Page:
Should we respect the privacy of a politician’s religion? Sometimes, e.g. Baroness Warsi’s “We do God!”, they are the ones bringing their beliefs into the open. In the US every politician “does God” although the separation of church and state is deeply woven into their constitution, which demands that there shall be “no religious test” for any public office. (In the UK, apparently, “idiots are disqualified from election to Parliament.”) Despite this, in seven US states atheists are explicitly barred: for example, “any person who shall deny the being of Almighty God” will not get very far in North Carolina.

We should be able to ask about a politician’s beliefs. Voters are entitled to take account of what a person is capable of believing. For example, Mitt Romney is a Mormon who believes that Joseph Smith dug up some gold tablets which he translated with a magic stone (into 16th-century English: Mark Twain thought that if the phrase “it came to pass” were removed, then the Book of Mormon would be a pamphlet). Everything about the Book of Mormon reeks of faith. If Mitt Romney is a gullible fool who believes the stories about Joseph Smith, then he should be questioned.

Isn’t Obama’s Christianity just as ridiculous? First of all, he professes Christian beliefs because he’s an elected politician, but, second, he’s the kind of Christian who is not a literalist. Mitt Romney, in contrast, was a bishop in the Mormon church and went so far as to baptize his atheist father-in-law 14 months after his death.

(As sceptical balance to this view, I heard Mark Henderson the other day refer to Mitt Romney’s reasonable position on global warming (see The Geek Manifesto). Apparently, until a couple of years ago Romney accepted the scientific consensus. Now, of course, he’s had to take the standard Republican line that it’s all a liberal pinko enviro conspiracy, but that probably shouldn’t be laid at the door of his Mormonism.)

Mormon beliefs are hugely preposterous, more than most religious beliefs, except perhaps that of transubstantiation, in which the bread and wine of the Eucharist literally become the body and blood of Jesus.

Don’t call yourself a Christian unless you really do sign up the core beliefs, and if you are a believer then we’re entitled to be sceptical of your judgements.

He finished with a satire on the Tony Blair Faith Foundation, which espouses the equal validity of all opinions and respect for all religions:

All of us in the faith community believe in the total absence of evidence, and so we can believe anything we like!


He always asks what a religious scientist actually believes, and more often than not it’s simply that there’s something more, something “vaguely spiritual”.

He’s “opposed to the French law banning binliners” — a law which is a straightforward infringement of liberty.

If God cannot be created, or if no explanation is required for how God came about, then why not say the same for the universe?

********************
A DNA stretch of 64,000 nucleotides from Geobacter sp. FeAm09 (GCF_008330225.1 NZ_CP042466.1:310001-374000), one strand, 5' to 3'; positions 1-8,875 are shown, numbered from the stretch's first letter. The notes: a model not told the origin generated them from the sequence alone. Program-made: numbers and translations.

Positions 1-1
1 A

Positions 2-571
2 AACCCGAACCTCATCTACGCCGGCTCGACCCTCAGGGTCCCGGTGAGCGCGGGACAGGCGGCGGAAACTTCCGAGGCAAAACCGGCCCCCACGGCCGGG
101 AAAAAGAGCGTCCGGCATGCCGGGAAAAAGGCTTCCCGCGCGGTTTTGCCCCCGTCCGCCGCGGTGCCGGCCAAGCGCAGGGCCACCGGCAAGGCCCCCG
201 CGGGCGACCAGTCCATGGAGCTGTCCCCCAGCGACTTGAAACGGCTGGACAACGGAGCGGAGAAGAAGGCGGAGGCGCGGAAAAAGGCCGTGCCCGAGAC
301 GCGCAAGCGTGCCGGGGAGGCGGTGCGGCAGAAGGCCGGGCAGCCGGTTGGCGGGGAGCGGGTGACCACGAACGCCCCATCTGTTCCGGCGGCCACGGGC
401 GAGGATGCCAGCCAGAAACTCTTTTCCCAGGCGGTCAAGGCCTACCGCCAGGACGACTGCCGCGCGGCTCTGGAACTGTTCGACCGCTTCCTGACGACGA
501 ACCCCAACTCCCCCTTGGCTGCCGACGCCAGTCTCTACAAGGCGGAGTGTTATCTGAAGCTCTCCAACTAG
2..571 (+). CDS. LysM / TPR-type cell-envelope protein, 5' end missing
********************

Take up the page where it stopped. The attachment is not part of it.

One thing we can do is the break the cycle in which it is assumed that children should inherit the faith of his or her parents, an assumption which ought to be challenged at every turn. The way forward includes consciousness raising, e.g. by simply pointing out that a Catholic child is as ridiculous as a Keynesian child. At the moment, religion is given a free pass to label children, and we should begin to impose a cost.

 * * *

I chanced upon this report on the Jaipur Literary Festival by William Dalrymple, which illustrates many of the points made by the speakers, especially Nick Cohen and Maryam Namazie. Here are a few extracts:

[T]he Muslim Manch representative Abdul Salim Sankhla was quoted as saying: “We will not allow Rushdie to speak here in any form. There will be violent protests if he speaks.”

Threats of violence don’t come much more explicit. It’s not only Western politicians who are intimidated, and who seem ready to sacrifice any principled defence of free speech and freedom of movement:

[W]hen Maulana Nomani of Deoband then called for Rushdie to be banned from India, not a single Indian politician was willing to state clearly and unequivocally that he was welcome in the country in which he was born, which he loved, which he had celebrated in his fiction and to whose literature he had made such a ground-breaking contribution.

Dalrymple’s conclusion resonates with the themes of this conference:

We can only hope that the debate begun in Jaipur continues. Outdated colonial laws need to be repealed, violent fringe groups must be stopped from holding the nation to ransom and we need a movement to stop politicians abusing religious sentiment for political gain. Only when freedom of expression can be taken for granted can India really call itself the democracy it claims so proudly to be.

The only argument he doesn’t make is that for a truly secular India.